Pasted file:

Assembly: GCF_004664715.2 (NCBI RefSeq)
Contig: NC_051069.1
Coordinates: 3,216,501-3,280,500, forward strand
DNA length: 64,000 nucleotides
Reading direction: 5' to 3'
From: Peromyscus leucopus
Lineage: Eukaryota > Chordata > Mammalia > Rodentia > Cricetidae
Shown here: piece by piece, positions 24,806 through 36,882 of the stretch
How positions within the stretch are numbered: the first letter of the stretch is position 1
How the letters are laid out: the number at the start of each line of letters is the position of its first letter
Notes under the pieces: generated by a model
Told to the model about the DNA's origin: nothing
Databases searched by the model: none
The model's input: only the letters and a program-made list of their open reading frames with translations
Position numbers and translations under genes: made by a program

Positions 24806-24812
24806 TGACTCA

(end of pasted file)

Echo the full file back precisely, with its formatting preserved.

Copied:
Assembly: GCF_004664715.2 (NCBI RefSeq)
Contig: NC_051069.1
Coordinates: 3,216,501-3,280,500, forward strand
DNA length: 64,000 nucleotides
Reading direction: 5' to 3'
From: Peromyscus leucopus
Lineage: Eukaryota > Chordata > Mammalia > Rodentia > Cricetidae
Shown here: piece by piece, positions 24,806 through 36,882 of the stretch
How positions within the stretch are numbered: the first letter of the stretch is position 1
How the letters are laid out: the number at the start of each line of letters is the position of its first letter
Notes under the pieces: generated by a model
Told to the model about the DNA's origin: nothing
Databases searched by the model: none
The model's input: only the letters and a program-made list of their open reading frames with translations
Position numbers and translations under genes: made by a program

Positions 24806-24812
24806 TGACTCA